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Make Fire Safety a Priority

Put fire safety first on your home repair list.

Although Fire Safety Week is in early October, every week should be a fire safety week for families, especially those families with very young children.

The Home Safety Council, a nonprofit organization dedicated to the prevention of home injuries, commissioned a study showing that Americans are not fully prepared for home fires. Even though a recent study revealed that 97 percent of households have installed smoke alarms, only 20 percent test their alarms regularly.

More than half of American families (64 percent) polled have never planned or practiced a fire escape plan.

The Council offers these tips to protect your family against a real-life hazard.

  • Install smoke alarms on every level of your home, including the basement. Make sure there is an alarm in or near every sleeping area. The Council recommends installing smoke alarms inside all bedrooms.
  • Test smoke alarms at least once a month by pushing the "test" button on the face of the alarm cover.
  • Test your smoke alarms when you return from an extended trip the battery power may have died during your absence.
  • Replace the batteries in your smoke alarms once a year.
  • Don't disable smoke alarms, even temporarily you may forget to replace the battery.
  • Smoke alarms don't last forever. Replace your alarms once every 10 years.
  • Make an escape plan with everyone in your household. Walk through your home and inspect all possible exits and escape routes.
  • Everyone must understand the escape plan. Check to make sure escape routes are clear and that doors and windows can be opened easily.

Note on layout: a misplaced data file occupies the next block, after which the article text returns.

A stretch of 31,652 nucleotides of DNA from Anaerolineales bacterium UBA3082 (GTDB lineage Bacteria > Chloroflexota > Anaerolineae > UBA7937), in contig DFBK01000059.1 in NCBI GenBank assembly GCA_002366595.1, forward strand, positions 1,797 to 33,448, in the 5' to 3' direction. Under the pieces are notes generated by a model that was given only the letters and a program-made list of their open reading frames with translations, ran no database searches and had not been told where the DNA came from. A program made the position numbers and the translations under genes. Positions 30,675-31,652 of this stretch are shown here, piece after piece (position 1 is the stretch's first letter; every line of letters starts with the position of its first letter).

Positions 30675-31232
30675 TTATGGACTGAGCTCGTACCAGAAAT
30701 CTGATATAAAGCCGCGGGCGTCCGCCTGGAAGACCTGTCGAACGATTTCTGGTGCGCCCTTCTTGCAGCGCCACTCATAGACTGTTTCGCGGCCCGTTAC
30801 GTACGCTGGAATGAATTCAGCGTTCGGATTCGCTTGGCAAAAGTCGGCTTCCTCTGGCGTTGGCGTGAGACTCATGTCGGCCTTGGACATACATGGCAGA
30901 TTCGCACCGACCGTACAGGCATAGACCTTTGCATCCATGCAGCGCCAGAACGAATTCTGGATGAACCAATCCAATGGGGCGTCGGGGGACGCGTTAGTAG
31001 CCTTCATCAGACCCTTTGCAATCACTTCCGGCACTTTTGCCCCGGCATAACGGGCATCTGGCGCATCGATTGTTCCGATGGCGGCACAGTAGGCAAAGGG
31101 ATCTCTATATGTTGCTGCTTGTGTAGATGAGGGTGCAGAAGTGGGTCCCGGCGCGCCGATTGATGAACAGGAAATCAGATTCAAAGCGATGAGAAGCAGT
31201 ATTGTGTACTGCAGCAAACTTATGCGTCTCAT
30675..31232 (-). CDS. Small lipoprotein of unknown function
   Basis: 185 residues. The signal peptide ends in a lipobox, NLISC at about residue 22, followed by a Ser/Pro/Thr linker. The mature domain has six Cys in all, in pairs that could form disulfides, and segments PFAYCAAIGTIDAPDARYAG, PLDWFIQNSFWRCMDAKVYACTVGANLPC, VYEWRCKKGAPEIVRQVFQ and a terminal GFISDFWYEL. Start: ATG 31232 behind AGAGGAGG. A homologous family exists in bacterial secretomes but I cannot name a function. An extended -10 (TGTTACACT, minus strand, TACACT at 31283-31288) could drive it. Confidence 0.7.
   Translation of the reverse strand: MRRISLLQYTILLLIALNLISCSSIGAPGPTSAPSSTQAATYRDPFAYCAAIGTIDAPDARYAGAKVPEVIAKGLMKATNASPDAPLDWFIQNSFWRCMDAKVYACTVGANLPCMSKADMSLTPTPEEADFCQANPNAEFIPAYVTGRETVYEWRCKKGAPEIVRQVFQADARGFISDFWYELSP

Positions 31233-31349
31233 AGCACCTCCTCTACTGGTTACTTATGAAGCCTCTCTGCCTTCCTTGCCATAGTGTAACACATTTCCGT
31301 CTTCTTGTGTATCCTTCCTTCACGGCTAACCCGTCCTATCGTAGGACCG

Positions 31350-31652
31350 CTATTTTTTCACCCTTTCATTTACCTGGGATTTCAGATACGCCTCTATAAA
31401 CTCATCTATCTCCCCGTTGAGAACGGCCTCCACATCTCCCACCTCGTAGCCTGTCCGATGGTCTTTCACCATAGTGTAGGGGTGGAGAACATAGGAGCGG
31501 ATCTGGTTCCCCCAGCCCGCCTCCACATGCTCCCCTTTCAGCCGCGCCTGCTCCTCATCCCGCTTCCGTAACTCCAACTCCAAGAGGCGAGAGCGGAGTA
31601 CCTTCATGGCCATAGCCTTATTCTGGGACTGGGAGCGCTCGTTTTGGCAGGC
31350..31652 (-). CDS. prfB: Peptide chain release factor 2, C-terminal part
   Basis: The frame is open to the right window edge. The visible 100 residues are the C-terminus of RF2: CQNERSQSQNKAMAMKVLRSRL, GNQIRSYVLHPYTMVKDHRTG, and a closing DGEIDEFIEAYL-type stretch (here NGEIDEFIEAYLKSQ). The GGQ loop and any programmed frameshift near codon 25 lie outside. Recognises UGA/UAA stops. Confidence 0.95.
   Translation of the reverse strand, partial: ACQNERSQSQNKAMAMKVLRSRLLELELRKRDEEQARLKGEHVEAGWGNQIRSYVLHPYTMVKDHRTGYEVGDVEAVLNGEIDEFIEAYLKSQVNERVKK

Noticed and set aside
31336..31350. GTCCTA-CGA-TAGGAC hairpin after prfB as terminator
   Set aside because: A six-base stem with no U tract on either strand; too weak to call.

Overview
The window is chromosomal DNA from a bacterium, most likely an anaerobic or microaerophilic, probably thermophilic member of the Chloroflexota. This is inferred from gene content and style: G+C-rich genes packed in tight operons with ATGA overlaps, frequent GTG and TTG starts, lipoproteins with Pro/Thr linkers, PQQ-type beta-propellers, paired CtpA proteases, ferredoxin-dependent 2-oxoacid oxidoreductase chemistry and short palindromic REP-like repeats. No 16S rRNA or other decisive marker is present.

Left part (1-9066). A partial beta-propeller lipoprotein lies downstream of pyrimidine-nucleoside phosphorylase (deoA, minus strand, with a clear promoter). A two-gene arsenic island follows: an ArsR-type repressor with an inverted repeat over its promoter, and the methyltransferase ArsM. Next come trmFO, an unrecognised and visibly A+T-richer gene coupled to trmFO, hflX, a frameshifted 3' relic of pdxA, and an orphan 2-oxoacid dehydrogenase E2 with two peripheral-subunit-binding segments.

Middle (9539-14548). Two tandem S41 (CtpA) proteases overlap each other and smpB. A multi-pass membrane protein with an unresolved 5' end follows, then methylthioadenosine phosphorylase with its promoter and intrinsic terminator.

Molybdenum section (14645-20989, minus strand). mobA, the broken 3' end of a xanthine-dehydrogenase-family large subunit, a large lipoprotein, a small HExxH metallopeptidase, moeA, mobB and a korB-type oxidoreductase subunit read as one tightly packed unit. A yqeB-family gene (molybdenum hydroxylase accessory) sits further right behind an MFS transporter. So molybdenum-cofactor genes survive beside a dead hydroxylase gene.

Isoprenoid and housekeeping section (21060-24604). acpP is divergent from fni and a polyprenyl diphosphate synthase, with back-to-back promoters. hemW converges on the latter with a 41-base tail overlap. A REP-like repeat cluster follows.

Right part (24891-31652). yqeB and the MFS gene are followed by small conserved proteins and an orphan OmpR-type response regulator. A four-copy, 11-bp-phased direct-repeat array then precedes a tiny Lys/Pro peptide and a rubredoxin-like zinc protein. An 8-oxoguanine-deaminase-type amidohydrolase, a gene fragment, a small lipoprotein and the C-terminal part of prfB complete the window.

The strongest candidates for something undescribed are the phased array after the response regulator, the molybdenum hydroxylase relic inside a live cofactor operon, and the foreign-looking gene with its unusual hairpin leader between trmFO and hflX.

• Correct obstacles to ensure a safe and quick escape. Some locks may not work properly and upstairs sleeping areas may require fire-escape ladders.
  • Choose an outside meeting place a safe distance in front of your home where everyone can meet after they have escaped.
  • Go outside to see if your street number is clearly visible from the road.
  • Make sure everyone knows how to call 911. Teach children that if fire breaks out, get out first and then call for help.
  • Help children, older adults and those with special needs in the drill and in the event of a real emergency.
  • If windows or doors have security bars, make sure the bars have quick-release mechanisms inside.
  • Once you're out, stay out. If someone is missing, inform the fire-department dispatcher when you call.

To learn more about fire prevention and other home injuries, take the Home Safety Council's quiz at www.homesafetycouncil.org.

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